Friday, April 29, 2011

Democracy Requires All-ages Participation - Letter to Editor

Democracy Requires All-ages Participation - Letter to Vancouver Courier
Tracey Young, April 29, 2011

Re: Young Ideas (April 22, 2011)

Parents and other relatives have a duty to teach and model civic and electoral participation to the next generations of citizens. My parents and grandparents taught me about the importance of participating in democracy with the classic, you can't complain about anything if you didn't vote. Due to their role modeling and words, I have never missed a municipal, provincial, or federal election since I became eligible to vote. Now I follow, blog and tweet about local, provincial and federal politics.

Citizens in countries all over the world fight and die for the right to vote for their leaders. Previous generations of Canadians sacrificed their lives for democracy. If people have time to engage with Facebook, other social media and all of the other vapid and meaningless things we do in modern society they have time to vote.

If young voters are waiting for an Obama-esque figure to appear in Canada before they will vote they'll be waiting forever. Politics isn't American Idol. As the article points out, the issues of young people will simply never be prioritized because the majority of voters are older and they ensure their issues dominate. It is up to citizens and voters to bring their issues forward and ensure political candidates and parties know what is important to them. No-one has a right to complain if they don't get politically informed, engaged and vote.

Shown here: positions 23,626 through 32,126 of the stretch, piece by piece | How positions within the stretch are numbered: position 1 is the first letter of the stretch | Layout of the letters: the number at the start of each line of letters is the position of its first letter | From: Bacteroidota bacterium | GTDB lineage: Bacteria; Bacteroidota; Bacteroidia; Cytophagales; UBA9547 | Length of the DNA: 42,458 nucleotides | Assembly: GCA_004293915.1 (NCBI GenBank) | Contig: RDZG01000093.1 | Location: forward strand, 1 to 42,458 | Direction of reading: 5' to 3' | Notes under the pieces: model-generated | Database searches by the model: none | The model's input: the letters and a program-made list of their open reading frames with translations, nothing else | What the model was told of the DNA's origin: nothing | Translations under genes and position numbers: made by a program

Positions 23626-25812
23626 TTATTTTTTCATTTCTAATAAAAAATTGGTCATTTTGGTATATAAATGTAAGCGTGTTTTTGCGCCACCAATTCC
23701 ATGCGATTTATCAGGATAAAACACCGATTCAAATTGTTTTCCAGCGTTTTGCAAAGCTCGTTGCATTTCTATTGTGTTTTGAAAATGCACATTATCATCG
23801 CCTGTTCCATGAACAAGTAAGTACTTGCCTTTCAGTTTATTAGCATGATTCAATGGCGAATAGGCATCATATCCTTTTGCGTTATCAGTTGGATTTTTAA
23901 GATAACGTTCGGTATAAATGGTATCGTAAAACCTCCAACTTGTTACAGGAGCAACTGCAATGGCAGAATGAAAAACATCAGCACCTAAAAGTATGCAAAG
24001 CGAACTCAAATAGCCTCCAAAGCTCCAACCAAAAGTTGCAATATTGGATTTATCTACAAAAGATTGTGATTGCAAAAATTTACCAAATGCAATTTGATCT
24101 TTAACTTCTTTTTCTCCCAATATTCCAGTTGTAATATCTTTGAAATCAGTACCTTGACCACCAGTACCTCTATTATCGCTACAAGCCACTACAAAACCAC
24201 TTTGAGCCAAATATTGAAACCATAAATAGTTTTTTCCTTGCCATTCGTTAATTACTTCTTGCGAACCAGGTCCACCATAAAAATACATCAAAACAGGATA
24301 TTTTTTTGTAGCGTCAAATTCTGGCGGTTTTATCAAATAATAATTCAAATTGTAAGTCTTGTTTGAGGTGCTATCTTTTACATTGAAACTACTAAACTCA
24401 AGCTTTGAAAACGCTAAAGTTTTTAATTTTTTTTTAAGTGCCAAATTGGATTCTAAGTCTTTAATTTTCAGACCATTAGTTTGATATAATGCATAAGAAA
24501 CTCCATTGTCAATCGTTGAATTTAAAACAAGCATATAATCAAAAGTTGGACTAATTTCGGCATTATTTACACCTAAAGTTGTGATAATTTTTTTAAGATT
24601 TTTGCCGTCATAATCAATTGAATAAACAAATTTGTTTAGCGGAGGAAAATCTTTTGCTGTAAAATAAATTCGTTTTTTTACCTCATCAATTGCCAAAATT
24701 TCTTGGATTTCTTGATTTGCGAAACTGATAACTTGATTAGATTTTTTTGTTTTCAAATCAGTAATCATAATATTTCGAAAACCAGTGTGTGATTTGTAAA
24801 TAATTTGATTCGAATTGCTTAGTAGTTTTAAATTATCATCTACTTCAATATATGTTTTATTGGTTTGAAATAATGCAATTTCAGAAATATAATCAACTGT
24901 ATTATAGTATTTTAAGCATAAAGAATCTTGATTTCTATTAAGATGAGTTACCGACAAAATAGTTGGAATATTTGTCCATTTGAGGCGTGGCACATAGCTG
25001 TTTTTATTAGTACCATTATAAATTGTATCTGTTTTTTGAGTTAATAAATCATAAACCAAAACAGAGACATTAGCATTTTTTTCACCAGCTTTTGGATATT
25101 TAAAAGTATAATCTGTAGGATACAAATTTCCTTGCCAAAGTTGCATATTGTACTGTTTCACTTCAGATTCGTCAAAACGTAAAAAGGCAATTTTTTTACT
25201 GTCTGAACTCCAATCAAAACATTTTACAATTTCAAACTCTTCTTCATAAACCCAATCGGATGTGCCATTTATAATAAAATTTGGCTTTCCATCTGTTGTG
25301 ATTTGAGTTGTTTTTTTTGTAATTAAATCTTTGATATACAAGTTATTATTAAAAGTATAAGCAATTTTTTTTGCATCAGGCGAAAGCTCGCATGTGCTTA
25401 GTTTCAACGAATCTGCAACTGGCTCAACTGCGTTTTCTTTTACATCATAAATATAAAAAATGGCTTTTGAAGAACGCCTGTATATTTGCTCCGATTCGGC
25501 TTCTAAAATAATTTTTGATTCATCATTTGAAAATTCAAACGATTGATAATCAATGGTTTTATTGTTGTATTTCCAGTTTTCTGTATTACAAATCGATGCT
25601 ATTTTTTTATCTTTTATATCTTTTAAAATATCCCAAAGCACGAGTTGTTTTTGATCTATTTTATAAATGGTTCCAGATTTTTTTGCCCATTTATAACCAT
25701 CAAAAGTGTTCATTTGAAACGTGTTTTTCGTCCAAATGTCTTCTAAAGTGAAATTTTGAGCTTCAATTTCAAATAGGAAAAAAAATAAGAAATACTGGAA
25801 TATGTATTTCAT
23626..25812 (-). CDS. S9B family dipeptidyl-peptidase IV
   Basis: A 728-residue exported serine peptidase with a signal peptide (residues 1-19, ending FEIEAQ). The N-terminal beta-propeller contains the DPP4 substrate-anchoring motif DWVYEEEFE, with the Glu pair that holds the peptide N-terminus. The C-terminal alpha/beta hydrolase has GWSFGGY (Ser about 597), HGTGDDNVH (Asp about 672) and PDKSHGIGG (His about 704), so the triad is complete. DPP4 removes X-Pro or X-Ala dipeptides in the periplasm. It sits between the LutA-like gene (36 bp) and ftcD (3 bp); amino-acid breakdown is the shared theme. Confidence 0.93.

During the 2008 federal election, my 7 year old niece, accompanied me to the ballot box. She went home and told her mom that she couldn't wait to be old enough to vote. Her mother, who had never voted, began to talk to others who had never voted and several of them cast their first ballots ever. If a 7 year old gets it, then college and university students and adults should too. On May 2nd, every Canadian citizen will have a chance to give voice to their vision for Canada. I strongly encourage citizens of all ages to get out and vote.

Friday, April 8, 2011

Fractured Mental Health System in BC

Fractured system

In the zeal to demonize and sensationalize Mr. Schoenborn, what is missing is the analysis that this tragedy and many others like it would not have occurred had this man received mental-health assessment and treatment prior to the deaths of his children.
Like too many people, it was only after he was arrested that was he assessed, diagnosed and treated for a psychiatric disorder.
As a social worker, I have worked with hundreds of individuals who have experienced various degrees of mental illness. Some were able to cope with milder forms, others were completely debilitated and their lives were in ruin.
The commonality among almost all of them is that it was virtually impossible for them to access mental-health services in a timely and responsive way in B.C.'s fractured, underfunded and understaffed mental-health system.